Records of Shelley, Byron, and the Author by Edward John Trelawny

Wheat that Springeth Green by J.F. Powers

Classic Crimes by William Roughead

The Lore and Language of Schoolchildren by Iona Opie

The Unknown Masterpiece by Honore de Balzac

Virgin Soil by Ivan Turgenev

The Glass Bees by Ernst Junger

The Pure and the Impure by Colette

The Waste Books by Georg Christoph Lichtenberg

A Month in the Country by J.L. Carr

Seven Men by Max Beerbohm

To Each His Own by Leonardo Sciascia

The Wine-Dark Sea by Leonardo Sciascia

Alfred and Guinevere by James Schuyler

The Pilgrim Hawk by Glenway Wescott

The Fox in the Attic by Richard Hughes

The Haunted Looking Glass by Edward Gorey

A House and Its Head by Ivy Compton-Burnett

Manservant and Maidservant by Ivy Compton-Burnett

Hadrian the Seventh by Fr. Rolfe

Madame de Pompadour by Nancy Mitford

The Quest for Corvo by A.J.A. Symons

The Root and the Flower by L.H. Myers

The Anatomy of Melancholy by Robert Burton

Exploits and Adventures of Brigadier Gerard by Sir Arthur Conan Doyle

Letty Fox by Christina Stead

The Golovlyov Family by Shchedrin

The Radiance of the King by Camara Laye

Eustace and Hilda by L.P. Hartley

Seduction and Betrayal by Elizabeth Hardwick

Sleepless Nights by Elizabeth Hardwick

A Way of Life, Like Any Other by Darcy O'Brien

As a Man Grows Older by Italo Svevo

Autobiography of an Unknown Indian by Nirad C. Chaudhuri

Renoir, My Father by Jean Renoir

An African in Greenland by Tete-Michel Kpomassie

Letters: Summer 1926 by Boris Pasternak

Mr. Fortune' s Maggot by Sylvia Townsend Warner

Selected Works of Cesare Pavese by Cesare Pavese

The Life of Henry Brulard by Stendhal

On the Yard by Malcolm Braly

Selected Stories of Robert Walser by Robert Walser

The Adventures and Misadventures of Maqroll by Alvaro Mutis

Mawrdew Czgowchwz by James McCourt

The Go-Between by L.P. Hartley

The Outcry by Henry James

A Book of Mediterranean Food by Elizabeth David

Letters from Russia by Astolphe De Custine

Miserable Miracle by Henri Michaux

Riders in the Chariot by Patrick White

Summer Cooking by Elizabeth David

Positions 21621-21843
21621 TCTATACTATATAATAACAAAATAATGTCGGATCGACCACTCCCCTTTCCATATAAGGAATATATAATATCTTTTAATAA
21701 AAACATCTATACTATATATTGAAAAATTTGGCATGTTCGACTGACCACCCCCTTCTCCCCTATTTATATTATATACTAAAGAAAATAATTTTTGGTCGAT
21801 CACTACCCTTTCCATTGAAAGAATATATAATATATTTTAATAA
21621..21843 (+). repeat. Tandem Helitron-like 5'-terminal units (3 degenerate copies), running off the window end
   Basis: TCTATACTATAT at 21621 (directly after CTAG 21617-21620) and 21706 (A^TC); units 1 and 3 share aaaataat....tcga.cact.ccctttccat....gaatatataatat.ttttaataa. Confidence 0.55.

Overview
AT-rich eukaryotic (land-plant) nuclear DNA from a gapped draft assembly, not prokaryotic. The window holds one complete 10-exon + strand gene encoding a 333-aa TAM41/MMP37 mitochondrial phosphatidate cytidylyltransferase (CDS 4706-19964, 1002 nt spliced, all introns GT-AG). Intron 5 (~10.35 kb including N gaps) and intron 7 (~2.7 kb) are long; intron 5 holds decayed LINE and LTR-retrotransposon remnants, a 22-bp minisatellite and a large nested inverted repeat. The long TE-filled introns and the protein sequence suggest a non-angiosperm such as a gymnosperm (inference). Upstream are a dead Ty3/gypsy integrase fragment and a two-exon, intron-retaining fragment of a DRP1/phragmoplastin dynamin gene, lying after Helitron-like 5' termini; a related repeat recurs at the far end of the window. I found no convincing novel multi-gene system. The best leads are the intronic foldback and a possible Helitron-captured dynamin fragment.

Corrigan by Caroline Blackwood

Great Granny Webster by Caroline Blackwood

Mary Olivier by May Sinclair

Randall Jarrell's Book of Stories by Randall Jarrell

The New Life by Dante Alighieri

The Ten Thousand Things by Maria Dermout

The Unpossessed by Tess Slesinger

The Middle of the Journey by Lionel Trilling

The World of Odysseus by M.I. Finley

The Book of My Life by Girolamo Cardano

The Moon and the Bonfires by Cesare Pavese

Paris Stories by Mavis Gallant

Troubles by J.G. Farrell

In the Freud Archives by Janet Malcolm

The Private Memoirs and Confessions of a Justified Sinner by James Hogg

A Sorrow Beyond Dreams by Peter Handke

The Fountain Overflows by Rebecca West

Prisoner of Love by Jean Genet

We Always Treat Women Too Well by Raymond Queneau

Witch Grass by Raymond Queneau

The Stuffed Owl by D.B. Wyndham Lewis

To the Finland Station by Edmund Wilson

The Vet's Daughter by Barbara Comyns

Walter Benjamin by Gershom Scholem

Fancies and Goodnights by John Collier

Shelley: The Pursuit by Richard Holmes

In Parenthesis by David Jones

Peking Story by David Kidd

Rene Leys by Victor Segalen

Black Sun by Geoffrey Wolff

Dirty Snow by Georges Simenon

The Invention of Morel by Adolfo Bioy Casares

The Day of the Owl by Leonardo Sciascia

Equal Danger by Leonardo Sciascia

Monsieur Proust by Celeste Albaret

Three Bedrooms in Manhattan by Georges Simenon

The Tenants of Moonbloom by Edward Lewis Wallant

The Towers of Trebizond by Rose MacAulay

Varieties of Exile by Mavis Gallant

My Century by Aleksander Wat

The World I Live In by Helen Keller

American Humor by Constance Rourke

The Ivory Tower by Henry James

The Gallery by John Horne Burns

Paris and Elsewhere by Richard Cobb

Apartment in Athens by Glenway Wescott

Envy by Yuri Olesha

The Moro Affair by Leonardo Sciascia

Nights in the Gardens of Brooklyn by Harvey Swados

Part of Our Time by Murray Kempton

The Case of Comrade Tulayev by Victor Serge

Boredom by Alberto Moravia

Contempt by Alberto Moravia

The Diary of a Rapist by Evan S. Connell

Monsieur Monde Vanishes by Georges Simenon

The Siege of Krishnapur by J.G. Farrell

W. H. Auden's Book of Light Verse by W. H. Auden

Asleep in the Sun by Adolfo Bioy Casares

The Bog People by P.V. Glob

Moravagine by Blaise Cendrars

The Selected Poems of Osip Mandelstam by Osip Mandelstam

Cassandra at the Wedding by Dorothy Baker

The Furies by Janet Hobhouse

Hons and Rebels by Jessica Mitford

Indian Summer by William Dean Howells

Memoirs of Hecate County by Edmund Wilson

The Inferno of Dante Alighieri by Dante Alighieri

The Year of the French by Thomas Flanagan

Flaubert and Madame Bovary by Francis Steegmuller

The Late Mattia Pascal by Luigi Pirandello

The Life of Lazarillo de Tormes by W.S. Merwin

The Peregrine by J.A. Baker

Blood on the Forge by William Attaway

The Child by Jules Valles